According to Senate rules, members can only vote on bills on the chamber floor, so remote voting is out of the question, unless there is a rule change. The state’s fiscal year ends on June 30, so officials are working to figure out a roadmap to reconvene before then.
Once the Senate does resume business, Miller hopes to continue with legislative efforts to improve access to healthcare that he has long championed, and address issues around substance abuse disorder. The loss in revenue from the current pandemic will likely lead to discussions on extending the budget to a two-year cycle so the losses can be spread out over a longer period, he added.
“We don’t want the revenue loss to impact access to human services, or unemployment, or access to healthcare,” he said.
Miller credits his work in the legislature, and knowledge of how to navigate public assistance programs, with giving him the skills to help his employees and constituents access the services they need in this time of crisis. His work in the restaurant industry has instilled in him a profound understanding of how critical the support is for so many people.
“There isn’t a silo, because I bring the experience of how important that social safety net is to my legislative responsibilities,” said Miller.
Planning amid uncertainty
At his brewpub, Miller hopes to be able to sustain enough business to keep a few people employed until the restrictions on public gatherings are lifted, though the drastically reduced operating hours barely enable him to earn enough revenue to cover expenses. The five-person staff at the brewpub offers curbside takeout five days a week from a limited menu. Revenue has plunged by 90 percent. “It’s not a revenue-maker in any way, shape, or form,” said Miller.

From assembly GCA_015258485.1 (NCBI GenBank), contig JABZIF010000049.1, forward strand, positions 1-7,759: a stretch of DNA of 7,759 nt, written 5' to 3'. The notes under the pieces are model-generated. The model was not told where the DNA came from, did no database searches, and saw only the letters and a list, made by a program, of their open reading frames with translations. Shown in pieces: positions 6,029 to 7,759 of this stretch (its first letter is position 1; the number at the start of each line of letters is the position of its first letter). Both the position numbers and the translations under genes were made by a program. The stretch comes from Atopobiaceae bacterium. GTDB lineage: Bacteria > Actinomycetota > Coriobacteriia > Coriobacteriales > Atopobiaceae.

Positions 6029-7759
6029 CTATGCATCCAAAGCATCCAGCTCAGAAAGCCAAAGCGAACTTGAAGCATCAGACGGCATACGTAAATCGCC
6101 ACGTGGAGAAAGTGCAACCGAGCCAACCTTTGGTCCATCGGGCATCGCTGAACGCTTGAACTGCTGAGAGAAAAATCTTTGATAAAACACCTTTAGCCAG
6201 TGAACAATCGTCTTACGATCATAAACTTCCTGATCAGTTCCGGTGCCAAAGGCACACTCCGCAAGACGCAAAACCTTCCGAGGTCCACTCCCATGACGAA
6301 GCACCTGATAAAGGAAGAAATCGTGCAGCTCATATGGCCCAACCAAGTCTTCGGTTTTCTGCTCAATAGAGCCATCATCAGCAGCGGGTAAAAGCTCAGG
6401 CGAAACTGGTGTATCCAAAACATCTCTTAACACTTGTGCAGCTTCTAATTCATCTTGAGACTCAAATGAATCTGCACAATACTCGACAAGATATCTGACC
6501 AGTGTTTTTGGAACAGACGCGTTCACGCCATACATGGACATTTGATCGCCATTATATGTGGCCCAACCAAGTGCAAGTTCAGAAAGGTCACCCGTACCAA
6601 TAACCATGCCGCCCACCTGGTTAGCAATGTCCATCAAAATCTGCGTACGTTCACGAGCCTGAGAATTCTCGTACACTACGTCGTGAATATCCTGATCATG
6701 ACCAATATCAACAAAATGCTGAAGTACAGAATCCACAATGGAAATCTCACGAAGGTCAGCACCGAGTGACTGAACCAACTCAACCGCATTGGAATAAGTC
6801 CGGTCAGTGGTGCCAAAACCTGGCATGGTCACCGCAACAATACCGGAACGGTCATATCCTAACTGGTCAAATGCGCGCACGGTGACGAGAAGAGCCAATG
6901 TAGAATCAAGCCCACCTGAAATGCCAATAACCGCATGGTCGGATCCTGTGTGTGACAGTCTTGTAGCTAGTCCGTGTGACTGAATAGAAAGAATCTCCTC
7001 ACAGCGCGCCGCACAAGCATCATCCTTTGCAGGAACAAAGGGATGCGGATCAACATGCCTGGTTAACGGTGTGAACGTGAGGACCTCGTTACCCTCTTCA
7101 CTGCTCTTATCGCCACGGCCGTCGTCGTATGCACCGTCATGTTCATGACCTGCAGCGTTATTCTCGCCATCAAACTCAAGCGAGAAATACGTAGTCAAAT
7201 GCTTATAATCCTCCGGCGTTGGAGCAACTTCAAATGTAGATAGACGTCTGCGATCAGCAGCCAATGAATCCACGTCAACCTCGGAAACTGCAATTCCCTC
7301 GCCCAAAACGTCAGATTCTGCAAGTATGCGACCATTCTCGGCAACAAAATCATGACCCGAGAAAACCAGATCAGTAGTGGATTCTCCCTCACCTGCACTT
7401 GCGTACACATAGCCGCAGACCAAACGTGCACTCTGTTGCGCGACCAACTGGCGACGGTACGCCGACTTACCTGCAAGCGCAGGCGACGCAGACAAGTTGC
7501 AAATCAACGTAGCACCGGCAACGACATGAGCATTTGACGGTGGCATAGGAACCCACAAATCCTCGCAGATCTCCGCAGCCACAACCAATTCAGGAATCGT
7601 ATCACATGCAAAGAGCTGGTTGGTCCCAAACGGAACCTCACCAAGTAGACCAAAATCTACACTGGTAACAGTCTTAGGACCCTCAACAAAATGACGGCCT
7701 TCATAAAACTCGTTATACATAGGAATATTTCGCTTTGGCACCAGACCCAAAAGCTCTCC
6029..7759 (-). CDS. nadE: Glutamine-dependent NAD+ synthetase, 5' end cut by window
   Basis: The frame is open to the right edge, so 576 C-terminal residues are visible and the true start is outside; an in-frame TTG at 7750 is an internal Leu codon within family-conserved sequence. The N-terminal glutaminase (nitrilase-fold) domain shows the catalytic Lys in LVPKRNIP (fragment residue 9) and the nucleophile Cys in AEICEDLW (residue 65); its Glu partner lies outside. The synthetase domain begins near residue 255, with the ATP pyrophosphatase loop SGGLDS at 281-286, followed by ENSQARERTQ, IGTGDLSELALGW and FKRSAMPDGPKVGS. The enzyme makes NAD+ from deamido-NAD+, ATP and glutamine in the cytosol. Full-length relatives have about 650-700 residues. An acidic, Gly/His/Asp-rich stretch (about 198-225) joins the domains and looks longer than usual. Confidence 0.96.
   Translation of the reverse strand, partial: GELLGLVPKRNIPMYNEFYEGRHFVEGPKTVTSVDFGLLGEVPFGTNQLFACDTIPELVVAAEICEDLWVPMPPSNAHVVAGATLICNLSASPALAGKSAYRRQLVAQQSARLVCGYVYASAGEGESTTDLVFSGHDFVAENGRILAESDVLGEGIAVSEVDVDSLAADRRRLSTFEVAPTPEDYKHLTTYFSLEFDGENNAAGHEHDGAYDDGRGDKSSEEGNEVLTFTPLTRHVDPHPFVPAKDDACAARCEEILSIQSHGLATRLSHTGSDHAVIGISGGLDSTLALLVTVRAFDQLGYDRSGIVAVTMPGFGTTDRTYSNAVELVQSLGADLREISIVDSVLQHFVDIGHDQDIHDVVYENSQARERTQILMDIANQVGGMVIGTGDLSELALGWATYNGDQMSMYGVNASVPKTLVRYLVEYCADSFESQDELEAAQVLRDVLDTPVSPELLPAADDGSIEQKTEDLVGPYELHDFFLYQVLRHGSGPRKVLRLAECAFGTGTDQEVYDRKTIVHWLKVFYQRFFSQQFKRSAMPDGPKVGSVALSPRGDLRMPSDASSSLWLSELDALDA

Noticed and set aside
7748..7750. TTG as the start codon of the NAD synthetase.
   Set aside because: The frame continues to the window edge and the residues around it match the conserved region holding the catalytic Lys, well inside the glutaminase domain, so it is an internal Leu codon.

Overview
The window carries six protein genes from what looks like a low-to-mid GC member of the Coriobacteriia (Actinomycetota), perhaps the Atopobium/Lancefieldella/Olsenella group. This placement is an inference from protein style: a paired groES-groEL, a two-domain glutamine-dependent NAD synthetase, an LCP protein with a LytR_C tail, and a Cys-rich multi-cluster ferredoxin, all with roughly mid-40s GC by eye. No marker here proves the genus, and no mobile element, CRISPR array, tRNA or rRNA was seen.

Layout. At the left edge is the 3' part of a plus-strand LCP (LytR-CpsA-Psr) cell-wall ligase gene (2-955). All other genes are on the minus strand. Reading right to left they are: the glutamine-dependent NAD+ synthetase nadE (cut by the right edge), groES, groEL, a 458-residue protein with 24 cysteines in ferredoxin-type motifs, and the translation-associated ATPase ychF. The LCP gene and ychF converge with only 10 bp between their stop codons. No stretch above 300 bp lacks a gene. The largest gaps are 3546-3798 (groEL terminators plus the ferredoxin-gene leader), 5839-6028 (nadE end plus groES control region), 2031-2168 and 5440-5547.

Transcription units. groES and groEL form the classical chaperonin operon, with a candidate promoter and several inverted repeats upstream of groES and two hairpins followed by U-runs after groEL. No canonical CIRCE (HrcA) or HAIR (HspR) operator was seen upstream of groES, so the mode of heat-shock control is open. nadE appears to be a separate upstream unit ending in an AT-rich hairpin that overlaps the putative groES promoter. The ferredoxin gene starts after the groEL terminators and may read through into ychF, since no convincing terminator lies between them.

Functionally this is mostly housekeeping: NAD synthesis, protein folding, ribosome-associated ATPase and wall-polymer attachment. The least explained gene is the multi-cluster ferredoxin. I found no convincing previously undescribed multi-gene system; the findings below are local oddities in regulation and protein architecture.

In the interim, he hopes to continue to provide for his employees in other ways. Any staff member that needs a meal has an open invitation to stop by. “We make a to-go meal or a meal that they can sit in the corner and eat,” said Miller. Curbside pickup is offered at a 50 percent discount to medical personnel, first responders, and the unemployed.
Miller said that going forward, there could be an uptick in business from medical staff if the nearby Rhode Island Convention Center is used as an overflow hospital for COVID-19 patients. Governor Raimondo has reportedly made a tentative deal to utilize the space if hospitals run out of room.
Miller said that regardless, if he secures PPP funding, that should enable him to stay open.
The biggest challenge is the uncertainty about how long the restrictions will remain in place, he said.
“We don’t know what to plan for. That’s why we talk among ourselves both on the legislative and on the business side every day; because it changes every day,” said Miller. “We make adjustments every day on what we think will help people get by.